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Definition of a Delisting

The process of removing the security from a stock exchange. This can be done on a mandatory basis by the Exchange or on a voluntary basis by the company itself.


After a stock has been delisted it can no longer be traded on that exchange and no official on-exchange price building is being tracked.


Reasons for Delistings

-The Company no longer complies with the Listing Requirements of the Exchange (see for more info below)

-The Company becomes a private company (the company might get bought by private equity buyers or the company might want to omit the additional bureaucratic procedures that come with being listed on a stock exchange like publication and disclosure requirements)

-Trading volumes on the exchange it whishes to delist are not sufficient to justify the listing fees (A company could have listed its shares on for example 7 exchanges. This means it has to pay 7 times the listing fees. If volumes on one of the exchanges don't merit those fees, the company might want to chose to delist itself.

-The company (usually the legal entity) is being liquidated (for example the owners of a subsidiary company that is listed independently on an exchange might chose to liquidate the subsidiary and bring all the assets into the parent company and have only the parent company listed on the exchange).

-The company declares a Bankruptcy (for example a company can default on paying their debt and file for bankruptcy protection).


Listing Requirements of Stock Exchanges

Every Exchange is free to set its own listing requirements so they will all differ. In summary, most of them will include factors like the market captitalisation of the company and minimum turnover. Most exchanges will also automatically proceed to delist stocks after they've become penny stocks (stocks worth less than a USD dollar equivalent).


Click here for a good example of the London Stock Exchange Listing requirements


Example of a Delisting that took place in reality:


MW TOPS Limited (the "Company")

Delisting of Company's shares from Euronext Amsterdam

Further to the announcement of the half yearly financial results of the Company released on 21 May, the Board of Directors of Euronext Amsterdam have now approved the request for the delisting of each class of shares in the Company (Euro shares: ISIN GG00B39VXT49, Sterling shares: ISIN GG00B39VY027, US$ shares: ISIN GG00B39VY134).

In accordance with the requirements of Euronext Amsterdam, the last day of trading of the Company's shares on Euronext Amsterdam is expected to be 30 June 2009, with the delisting becoming effective on 1 July 2009. The Company's shares will continue to be listed on the UK Official List and traded on the main market of the London Stock Exchange plc.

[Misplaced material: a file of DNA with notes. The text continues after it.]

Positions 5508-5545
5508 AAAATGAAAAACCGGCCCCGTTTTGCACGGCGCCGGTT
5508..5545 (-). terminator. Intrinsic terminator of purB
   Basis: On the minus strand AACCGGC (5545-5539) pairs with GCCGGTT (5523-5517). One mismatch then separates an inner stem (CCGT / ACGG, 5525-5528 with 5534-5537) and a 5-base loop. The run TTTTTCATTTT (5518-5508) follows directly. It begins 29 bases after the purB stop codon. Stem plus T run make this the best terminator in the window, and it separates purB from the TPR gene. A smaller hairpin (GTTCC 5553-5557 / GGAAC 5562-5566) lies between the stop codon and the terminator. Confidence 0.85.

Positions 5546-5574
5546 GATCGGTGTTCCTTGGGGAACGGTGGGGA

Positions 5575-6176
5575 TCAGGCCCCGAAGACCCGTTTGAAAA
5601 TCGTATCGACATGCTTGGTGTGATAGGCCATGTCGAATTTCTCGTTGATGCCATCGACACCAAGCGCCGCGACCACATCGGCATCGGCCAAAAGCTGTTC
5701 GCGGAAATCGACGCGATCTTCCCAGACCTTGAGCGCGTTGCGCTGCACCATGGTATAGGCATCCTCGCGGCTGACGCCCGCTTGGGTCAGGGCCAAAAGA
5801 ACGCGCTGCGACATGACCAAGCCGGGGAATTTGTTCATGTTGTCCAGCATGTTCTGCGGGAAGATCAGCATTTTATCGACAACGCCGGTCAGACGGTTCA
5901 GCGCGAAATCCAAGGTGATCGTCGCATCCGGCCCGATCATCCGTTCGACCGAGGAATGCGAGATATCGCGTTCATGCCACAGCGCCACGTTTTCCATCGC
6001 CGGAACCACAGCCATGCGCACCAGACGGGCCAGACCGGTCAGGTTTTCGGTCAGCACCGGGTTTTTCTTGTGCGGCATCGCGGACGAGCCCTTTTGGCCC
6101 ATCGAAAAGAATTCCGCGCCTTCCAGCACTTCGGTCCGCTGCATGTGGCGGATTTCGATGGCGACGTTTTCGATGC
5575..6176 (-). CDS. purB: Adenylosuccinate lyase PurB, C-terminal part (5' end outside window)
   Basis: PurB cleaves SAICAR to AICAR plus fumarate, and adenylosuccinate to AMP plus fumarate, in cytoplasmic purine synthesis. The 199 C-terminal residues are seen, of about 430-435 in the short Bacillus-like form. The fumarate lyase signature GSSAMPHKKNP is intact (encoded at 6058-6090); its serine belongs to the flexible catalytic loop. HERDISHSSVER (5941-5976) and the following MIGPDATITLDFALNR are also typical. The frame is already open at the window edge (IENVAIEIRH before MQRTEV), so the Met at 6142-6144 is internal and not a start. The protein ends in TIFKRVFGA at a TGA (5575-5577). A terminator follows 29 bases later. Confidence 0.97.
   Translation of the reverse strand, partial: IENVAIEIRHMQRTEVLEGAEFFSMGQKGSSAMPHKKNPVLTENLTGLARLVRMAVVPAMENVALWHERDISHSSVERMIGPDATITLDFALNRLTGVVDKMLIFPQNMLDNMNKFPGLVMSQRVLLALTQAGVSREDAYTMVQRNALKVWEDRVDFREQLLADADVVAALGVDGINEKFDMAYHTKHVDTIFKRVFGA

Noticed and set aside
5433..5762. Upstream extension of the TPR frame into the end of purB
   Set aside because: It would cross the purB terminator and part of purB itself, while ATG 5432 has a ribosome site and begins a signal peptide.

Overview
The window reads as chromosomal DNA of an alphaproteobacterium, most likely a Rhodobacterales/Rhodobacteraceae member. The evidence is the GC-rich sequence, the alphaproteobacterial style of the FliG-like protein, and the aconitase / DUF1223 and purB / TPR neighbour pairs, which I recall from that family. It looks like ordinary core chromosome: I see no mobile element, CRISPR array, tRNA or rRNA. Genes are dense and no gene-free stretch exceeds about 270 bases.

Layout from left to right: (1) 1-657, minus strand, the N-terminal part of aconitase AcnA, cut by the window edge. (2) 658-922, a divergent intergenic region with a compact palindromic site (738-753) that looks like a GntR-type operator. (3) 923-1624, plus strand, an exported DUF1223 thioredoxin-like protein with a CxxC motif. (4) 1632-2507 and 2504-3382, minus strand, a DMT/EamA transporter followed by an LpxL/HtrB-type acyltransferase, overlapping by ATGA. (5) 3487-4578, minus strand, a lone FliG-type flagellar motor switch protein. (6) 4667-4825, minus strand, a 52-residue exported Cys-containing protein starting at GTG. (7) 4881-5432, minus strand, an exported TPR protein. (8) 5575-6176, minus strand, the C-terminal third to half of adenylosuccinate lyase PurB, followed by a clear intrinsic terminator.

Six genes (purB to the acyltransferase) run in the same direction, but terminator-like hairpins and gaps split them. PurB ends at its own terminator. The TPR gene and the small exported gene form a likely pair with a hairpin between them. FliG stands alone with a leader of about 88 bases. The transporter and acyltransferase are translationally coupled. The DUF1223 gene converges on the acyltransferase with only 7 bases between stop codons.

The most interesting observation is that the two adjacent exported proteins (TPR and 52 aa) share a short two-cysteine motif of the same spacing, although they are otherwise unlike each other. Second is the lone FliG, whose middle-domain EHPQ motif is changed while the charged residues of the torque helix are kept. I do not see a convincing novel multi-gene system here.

This document is for information purposes only and is not an offer to invest. "The Company is registered with the Dutch Authority for the Financial Markets as a collective investment scheme which may offer participations in The Netherlands pursuant to article 2:66 of the Financial Markets Supervision Act (Wet op het financieel toezicht)." All investments are subject to risk. Past performance is no guarantee of future returns. Prospective investors are advised to seek expert legal, financial, tax and other professional advice before making any investment decision. The value of investments may fluctuate. Results achieved in the past are no guarantee of future results.


Process of a delisting

1. In case a delisting is initiated by the Exchange, often it will issue warnings to the company first. If the company does still not comply with the listing rules after a while, the exchange will proceed to announce a Delisting.

2. If a Company decides to delist itself it has to request approval from the exchange and complete the appropriate documentation.

3. The decision to delist the company has to be announced and made public.

4. All shareholders will be notified and given time to think on what they want to do with the shares. (Often delisting from an exchange is followed by removal from the security from the Central Securities Depository of a country and cross border settlement to another country has to be arranged).

5. On the effective day of the Delisting the shares will cease trading on the Exchange and they will be booked out of the accounts of custodians, banks and broker dealers.



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